Provides phosphorylated sites for kinases. KANPHOS offers a tuple of a kinase, its substrate, the extracellular signal for the phosphorylation, and the experimental condition used for the identification. It permits users to search data in three ways: (1) searching for substrates phosphorylated by a specific kinase; (2) searching for kinases phosphorylating a specific protein; and (3) searching for kinases and their target substrates involved in a specific signaling pathway.
SoyKB / Soybean Knowledge Base
A comprehensive web resource developed for bridging soybean translational genomics and molecular breeding research. It provides information for six entities including genes/proteins, microRNAs/sRNAs, metabolites, single nucleotide polymorphisms, plant introduction lines and traits. It also incorporates many multi-omics datasets including transcriptomics, proteomics, metabolomics and molecular breeding data, such as quantitative trait loci, traits and germplasm information. Soybean Knowledge Base has a new suite of tools such as In Silico Breeding Program for soybean breeding, which includes a graphical chromosome visualizer for ease of navigation. It integrates quantitative trait loci, traits and germplasm information along with genomic variation data, such as single nucleotide polymorphisms, insertions, deletions and genome-wide association studies data, from multiple soybean cultivars and Glycine soja.
Permits users to visualize genome mutations in gene and protein networks. ActiveDriverDB is a proteo-genomics resource for interpreting human genome variation using post-translational modification (PTM) sites. Novice users can start from example queries of well-annotated genes. Users can also interpret candidate variants from DNA sequencing experiments and compare it with existing public datasets as well as run an automatically analysis of specific variants. Besides, it includes various search options and can generate export tables, upload and publication-quality figures.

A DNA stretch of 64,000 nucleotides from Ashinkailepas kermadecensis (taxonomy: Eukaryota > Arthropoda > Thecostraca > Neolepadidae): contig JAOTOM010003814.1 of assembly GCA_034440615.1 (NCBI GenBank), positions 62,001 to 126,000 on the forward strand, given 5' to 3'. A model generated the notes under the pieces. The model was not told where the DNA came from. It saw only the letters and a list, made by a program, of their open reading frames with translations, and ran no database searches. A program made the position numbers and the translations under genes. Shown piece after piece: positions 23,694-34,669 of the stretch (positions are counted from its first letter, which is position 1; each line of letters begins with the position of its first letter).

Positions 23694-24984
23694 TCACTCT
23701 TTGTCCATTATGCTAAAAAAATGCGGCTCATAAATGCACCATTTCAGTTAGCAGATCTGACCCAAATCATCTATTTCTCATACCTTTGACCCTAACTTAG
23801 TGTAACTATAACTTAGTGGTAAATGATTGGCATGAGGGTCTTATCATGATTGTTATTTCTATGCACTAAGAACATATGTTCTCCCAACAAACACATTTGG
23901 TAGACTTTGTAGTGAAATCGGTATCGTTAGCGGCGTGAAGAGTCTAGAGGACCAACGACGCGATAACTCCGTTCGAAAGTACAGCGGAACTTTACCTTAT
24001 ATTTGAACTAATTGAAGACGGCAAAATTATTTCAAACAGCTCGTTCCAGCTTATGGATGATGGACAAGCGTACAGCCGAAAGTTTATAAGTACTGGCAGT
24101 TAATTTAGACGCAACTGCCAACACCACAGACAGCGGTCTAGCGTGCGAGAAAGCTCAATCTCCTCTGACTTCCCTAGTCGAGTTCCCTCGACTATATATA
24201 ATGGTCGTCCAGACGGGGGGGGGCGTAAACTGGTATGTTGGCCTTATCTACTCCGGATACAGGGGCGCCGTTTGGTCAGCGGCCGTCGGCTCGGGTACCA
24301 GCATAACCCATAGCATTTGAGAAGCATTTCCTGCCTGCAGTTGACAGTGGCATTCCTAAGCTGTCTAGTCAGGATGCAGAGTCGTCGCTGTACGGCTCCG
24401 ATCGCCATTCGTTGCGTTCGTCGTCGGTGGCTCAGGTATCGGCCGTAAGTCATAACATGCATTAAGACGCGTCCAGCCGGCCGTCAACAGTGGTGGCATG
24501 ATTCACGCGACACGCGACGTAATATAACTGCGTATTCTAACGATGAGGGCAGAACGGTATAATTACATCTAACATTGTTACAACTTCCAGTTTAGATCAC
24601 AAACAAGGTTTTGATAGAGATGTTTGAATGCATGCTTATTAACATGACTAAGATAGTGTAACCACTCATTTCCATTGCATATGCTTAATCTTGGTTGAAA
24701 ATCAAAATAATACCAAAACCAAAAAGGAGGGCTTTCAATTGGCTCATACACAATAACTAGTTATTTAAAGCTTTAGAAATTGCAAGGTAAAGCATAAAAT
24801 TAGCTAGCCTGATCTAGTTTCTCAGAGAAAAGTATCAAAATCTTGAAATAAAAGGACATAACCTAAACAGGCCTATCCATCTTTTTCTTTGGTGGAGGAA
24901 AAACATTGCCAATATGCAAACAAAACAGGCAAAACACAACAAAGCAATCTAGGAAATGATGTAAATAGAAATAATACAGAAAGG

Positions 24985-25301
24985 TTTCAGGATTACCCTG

Integrates two kinds of high-throughput phosphorylation data, protein microarray-verified kinase–substrate relationships (KSRs) and mass spectrometry (MS)-verified phosphorylation sites. Relative to other human phosphorylation-related databases, such as Phospho.ELM, PhosphoNetworks has three significant merits. First, it is a high-resolution phosphorylation network database, which connects kinases not only to their downstream substrates but also at specific phosphorylation sites on the substrates. Second, it covers a far greater number of novel identified KSRs (24 046 raw KSRs and 3656 refined KSRs) and novel predicted phosphorylation motifs (300 motifs, over double that of the previous knowledgebase). Finally, it provides some unique tools to make it easier for the user to explore and analyze the data.
Gathers experimentally verified in vivo phosphorylation sites in the Saccharomyces cerevisiae proteome. PhosphoGRID is an online database that represents a substantial expansion of the phosphosite data set, as derived from both high-throughput (HTP) and low-throughput (LTP) studies. It incorporates over 1614 unique phosphosites derived from LTP studies. The data contained in this repository assist users in the prediction of new network elements and information flow, in the form of regulated phosphorylation events.
dbPAF / database of Phospho-sites in Animals and Fungi
A curated database of dbPAF, containing known phosphorylation sites in H. sapiens, M. musculus, R. norvegicus, D. melanogaster, C. elegans, S. pombe and S. cerevisiae. From the scientific literature and public databases, we totally collected and integrated 54,148 phosphoproteins with 483,001 phosphorylation sites. Multiple options were provided for accessing the data, while original references and other annotations were also present for each phosphoprotein. dbPAF is useful for further analyses of protein phosphorylation in human and other model organisms.